This weeks parsha talks about lechem hapanim.  Why not set some time to bake Challot with your kids.  You could have them help you roll it, knead it, separate the challa and glaze it.  They will be proud of their accomplishments at the Shabbat table.  

·        This week’s parsha talks about the ability of giving something that is yours to someone else.  Give Tzedaka with your kids this week.  Go through their closet and let them pick something they do don’t wear anymore and give it to a poor person.


Hashem spoke to Moshe in this Parsha,
And asked that Bnei Yisrael bring a truma.
Each person should bring what his heart desired,
There was no specific amount that was required.

Anything they give would be perfect, just right,
Gold, brass, silver, or oil for the light.
Skin of ram dyed red, skins of seals, acacia wood,
Everyone contributed whatever they could.

Scarlet yarn, fine linen, goats hair that was great,
And onyx stones for the eifod and for the breastplate.
Or incense of spices and oil for anointing,
These are ideas of what they could bring.

They could contribute one thing, they could bring more.
Do you know what they needed all of these things for?
There is a famous quote that Hashem does guarantee,
“I will dwell amongst you if you make this for me”.

Can you find this pasuk, can you say it out loud?
You know this week’s riddle and I am so proud.


What you will need:
1.     A small rectangular cake
2.     Pipe cleaners
3.     2 plastic babies
4.     Marshmallows
5.     Long candy sticks
6.     Frosting
·        Frost the rectangular cake.
·        Place the pipe cleaners on each end of the cake.
·        Stick the candy sticks through the pipe cleaners.
·        Place the 2 babies on top, facing each other.
·        Stick the marshmallows with marshmallow fluff to hold in place.
What you will need:

·        Gold round candies
·        Flower looking candies
·        Button looking candies

Design the menorah out of the candies.  Gold colored candies work best.

Lechem Hapanim:
What you will need:

1.     Cookie dough
2.     Sprinkles

·   Divide the cookie dough into twelve balls.
· Braid each cookie dough.
· Sprinkle brown and or white sprinkles on top to look like seeds.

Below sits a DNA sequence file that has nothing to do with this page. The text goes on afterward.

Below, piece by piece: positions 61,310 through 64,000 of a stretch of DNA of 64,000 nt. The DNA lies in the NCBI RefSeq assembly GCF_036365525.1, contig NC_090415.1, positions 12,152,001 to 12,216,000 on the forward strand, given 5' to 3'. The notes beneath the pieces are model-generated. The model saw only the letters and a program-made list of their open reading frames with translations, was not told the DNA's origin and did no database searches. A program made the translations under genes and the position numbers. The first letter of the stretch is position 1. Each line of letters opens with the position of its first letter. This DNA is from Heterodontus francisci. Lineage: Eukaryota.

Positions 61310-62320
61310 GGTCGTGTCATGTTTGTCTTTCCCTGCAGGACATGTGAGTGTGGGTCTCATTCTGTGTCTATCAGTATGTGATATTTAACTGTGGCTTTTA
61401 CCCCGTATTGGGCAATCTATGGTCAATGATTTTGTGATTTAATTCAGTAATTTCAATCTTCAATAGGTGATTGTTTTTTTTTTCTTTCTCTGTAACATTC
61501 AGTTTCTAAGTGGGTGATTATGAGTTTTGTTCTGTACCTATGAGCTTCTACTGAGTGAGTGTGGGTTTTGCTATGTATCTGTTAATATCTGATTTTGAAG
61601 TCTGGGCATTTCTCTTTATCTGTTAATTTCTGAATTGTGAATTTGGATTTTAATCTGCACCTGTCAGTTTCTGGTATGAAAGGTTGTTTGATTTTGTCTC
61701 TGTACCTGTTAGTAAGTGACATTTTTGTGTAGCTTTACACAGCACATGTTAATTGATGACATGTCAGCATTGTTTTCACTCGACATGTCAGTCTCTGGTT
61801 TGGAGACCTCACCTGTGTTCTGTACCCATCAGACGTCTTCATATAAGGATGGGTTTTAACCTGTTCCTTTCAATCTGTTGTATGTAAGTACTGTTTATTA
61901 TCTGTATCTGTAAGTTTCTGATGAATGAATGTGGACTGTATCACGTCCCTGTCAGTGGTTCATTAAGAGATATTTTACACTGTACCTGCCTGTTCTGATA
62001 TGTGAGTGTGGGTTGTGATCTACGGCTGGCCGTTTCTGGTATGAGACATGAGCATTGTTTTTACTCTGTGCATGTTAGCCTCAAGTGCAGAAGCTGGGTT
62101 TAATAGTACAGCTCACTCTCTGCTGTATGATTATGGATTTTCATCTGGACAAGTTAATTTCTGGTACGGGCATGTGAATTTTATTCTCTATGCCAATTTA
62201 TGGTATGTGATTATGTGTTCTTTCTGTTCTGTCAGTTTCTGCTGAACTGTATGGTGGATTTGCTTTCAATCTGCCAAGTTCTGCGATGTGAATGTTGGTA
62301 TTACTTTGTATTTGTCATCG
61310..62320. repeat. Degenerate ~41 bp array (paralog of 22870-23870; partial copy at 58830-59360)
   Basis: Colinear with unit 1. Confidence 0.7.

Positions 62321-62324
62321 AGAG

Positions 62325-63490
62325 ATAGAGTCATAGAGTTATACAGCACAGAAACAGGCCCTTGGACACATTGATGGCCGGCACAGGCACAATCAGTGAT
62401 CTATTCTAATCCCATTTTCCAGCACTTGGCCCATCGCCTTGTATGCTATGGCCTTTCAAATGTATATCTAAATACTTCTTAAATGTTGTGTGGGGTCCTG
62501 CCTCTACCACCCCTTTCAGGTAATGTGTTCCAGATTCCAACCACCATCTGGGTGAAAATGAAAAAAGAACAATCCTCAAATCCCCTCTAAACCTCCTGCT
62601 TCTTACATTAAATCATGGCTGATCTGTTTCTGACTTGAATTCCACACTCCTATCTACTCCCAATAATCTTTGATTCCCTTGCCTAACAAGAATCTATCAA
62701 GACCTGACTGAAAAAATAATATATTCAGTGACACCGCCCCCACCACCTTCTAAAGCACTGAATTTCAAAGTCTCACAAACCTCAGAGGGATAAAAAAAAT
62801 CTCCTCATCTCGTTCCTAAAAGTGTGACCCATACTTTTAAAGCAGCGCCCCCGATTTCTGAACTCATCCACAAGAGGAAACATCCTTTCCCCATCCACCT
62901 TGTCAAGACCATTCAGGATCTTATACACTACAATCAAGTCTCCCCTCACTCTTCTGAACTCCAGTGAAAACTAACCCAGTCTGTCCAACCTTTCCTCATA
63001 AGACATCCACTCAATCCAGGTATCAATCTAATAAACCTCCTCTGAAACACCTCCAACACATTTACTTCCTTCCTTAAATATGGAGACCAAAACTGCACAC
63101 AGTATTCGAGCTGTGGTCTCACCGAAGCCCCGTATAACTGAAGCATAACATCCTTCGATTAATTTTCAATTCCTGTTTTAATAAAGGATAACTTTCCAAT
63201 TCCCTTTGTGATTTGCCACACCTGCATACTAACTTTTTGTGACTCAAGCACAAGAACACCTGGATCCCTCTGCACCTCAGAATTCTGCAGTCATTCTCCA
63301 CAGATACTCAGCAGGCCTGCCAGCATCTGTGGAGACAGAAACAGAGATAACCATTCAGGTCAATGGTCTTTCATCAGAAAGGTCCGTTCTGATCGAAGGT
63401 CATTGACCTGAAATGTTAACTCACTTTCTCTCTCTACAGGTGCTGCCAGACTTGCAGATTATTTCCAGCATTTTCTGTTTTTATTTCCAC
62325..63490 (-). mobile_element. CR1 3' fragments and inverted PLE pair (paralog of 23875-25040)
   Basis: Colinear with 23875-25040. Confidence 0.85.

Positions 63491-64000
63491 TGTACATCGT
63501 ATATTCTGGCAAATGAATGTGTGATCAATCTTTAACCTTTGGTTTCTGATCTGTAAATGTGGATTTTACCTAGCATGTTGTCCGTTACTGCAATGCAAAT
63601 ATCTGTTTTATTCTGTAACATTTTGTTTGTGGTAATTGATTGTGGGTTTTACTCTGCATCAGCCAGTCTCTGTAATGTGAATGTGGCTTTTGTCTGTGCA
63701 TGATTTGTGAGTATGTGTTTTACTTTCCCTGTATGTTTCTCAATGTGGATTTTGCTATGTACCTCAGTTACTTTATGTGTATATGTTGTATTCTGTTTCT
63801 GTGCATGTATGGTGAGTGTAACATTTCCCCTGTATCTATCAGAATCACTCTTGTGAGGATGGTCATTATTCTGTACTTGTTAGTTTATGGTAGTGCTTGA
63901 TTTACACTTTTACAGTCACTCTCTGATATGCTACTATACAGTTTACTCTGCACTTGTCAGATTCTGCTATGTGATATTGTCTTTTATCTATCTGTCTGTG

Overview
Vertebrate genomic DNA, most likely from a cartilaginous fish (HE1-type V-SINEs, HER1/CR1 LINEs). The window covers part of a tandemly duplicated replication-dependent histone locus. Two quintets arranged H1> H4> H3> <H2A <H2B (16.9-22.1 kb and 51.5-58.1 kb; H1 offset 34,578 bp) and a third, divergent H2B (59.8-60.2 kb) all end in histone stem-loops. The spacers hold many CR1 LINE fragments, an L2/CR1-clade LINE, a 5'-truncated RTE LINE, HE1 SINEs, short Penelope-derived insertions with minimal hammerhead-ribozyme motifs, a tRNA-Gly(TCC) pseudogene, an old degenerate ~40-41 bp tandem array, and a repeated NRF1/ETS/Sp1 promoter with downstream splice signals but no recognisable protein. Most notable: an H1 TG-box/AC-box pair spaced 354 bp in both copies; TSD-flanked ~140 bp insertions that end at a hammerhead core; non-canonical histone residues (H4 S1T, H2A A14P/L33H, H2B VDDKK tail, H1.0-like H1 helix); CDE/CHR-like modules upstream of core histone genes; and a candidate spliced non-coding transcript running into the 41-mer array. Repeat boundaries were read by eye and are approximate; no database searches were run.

·  Bake and then place it in a rectangular tray- 4 rows of 3.

Cookie Dough:
    * 1 1/2 cups margarine, softened
    * 2 cups white sugar
    * 4 eggs
    * 1 teaspoon vanilla extract
    * 5 cups flour
    * 2 teaspoons baking powder
    * 1 teaspoon salt


1.     In a large bowl, cream together margarine and sugar until smooth. Beat in eggs and vanilla. Stir in the flour, baking powder, and salt. Cover, and chill dough for at least one hour

Preheat oven to 400 degrees F (200 degrees C). Divide the cookie dough into twelve balls. Braid each cookie dough.

Sprinkle brown and or white sprinkles on top to look like seeds.

2.     Place cookies 1 inch apart on ungreased cookie sheets.

3.     Bake 6 to 8 minutes in preheated oven. Cool completely.

Place in a rectangular tray- 4 rows of 3. 

Thought of the week:
The Midrash teaches us that when the Shechina of Hashem descended to "dwell" in the Mishkan, it was the first time that the Schechina dwelled in this world since the sin of Eytz Hada'at. The Midrash also teaches us that when Hashem would speak to Moshe, the "voice" of Hashem would descend from the heaven and project from between the two Kruvim. It is truly inspiring to know that the vessels and Mishkan, all man made objects, were raised from the mundane to the highest levels of holiness. Similarly, the Nefesh Hachayim teaches us that our mitzvoth can ascend to reach even the loftiest of spiritual worlds. Conversely, the Nefesh Hachayim also teaches that when Titus defiled the physical Beit Hamikdash, he was only able to do so because the Jews had already defiled the spiritual Beit Hamikdash with their sins. Man has the ability of reaching the highest spiritual levels or to defile them. If we set our minds to it, our Torah and Mitzvot can rebuild the spiritual Beit Hamikdash which will be quickly followed with the physical Beit Hamikdash as well.     

  Answer to parsha puzzle: 
(The Bnei Yisrael were bringing all these items to build the mishkan.  “Veasu li mikdash veshachanti betocham”.)    
             Enjoy!  Have a great Shabbat!

Wednesday, February 3, 2016


An eye for an eye, hand for a hand, tooth for a tooth.

We bless the new month of Adar 1 which will be on Tuesday and Wednesday!


·      After Bnei Yisrael receive the Ten Commandments, Hashem gives them many more laws (mishpatim) which comprise part of the mitzvot.

·  Some of the laws we learn in this week’s parsha are: Shmitta, Eved Ivri, Loans, as wells as things that are forbidden, like Witchcraft.

·  At the end of the parsha, Hashem calls Moshe up the mountain again, to receive the commandments and Torah from Him. Moshe goes up for forty days and forty nights.

Here is a great way for my father and I to learn a little bit of Parsha each week, even though we live far from each other.  
( I like the play on words of Abba in the word Shabbat and Imabba meaning "with Abba" and Ima Abba written together!  Thanks Abba and Ima :-)!

 In this week's Parsha it starts out by saying:

"ואלה המשפטים אשר תשים לפניהם".  

These are the laws that you should put on them."  The Torah here teaches us that Mishpatim (laws) are Mitzvot Ben Adam Lachavero. First you have to learn how to treat your fellow brother, and then after that, comes learning Torah. Derech Eretz Kadma latorah.  What an important lesson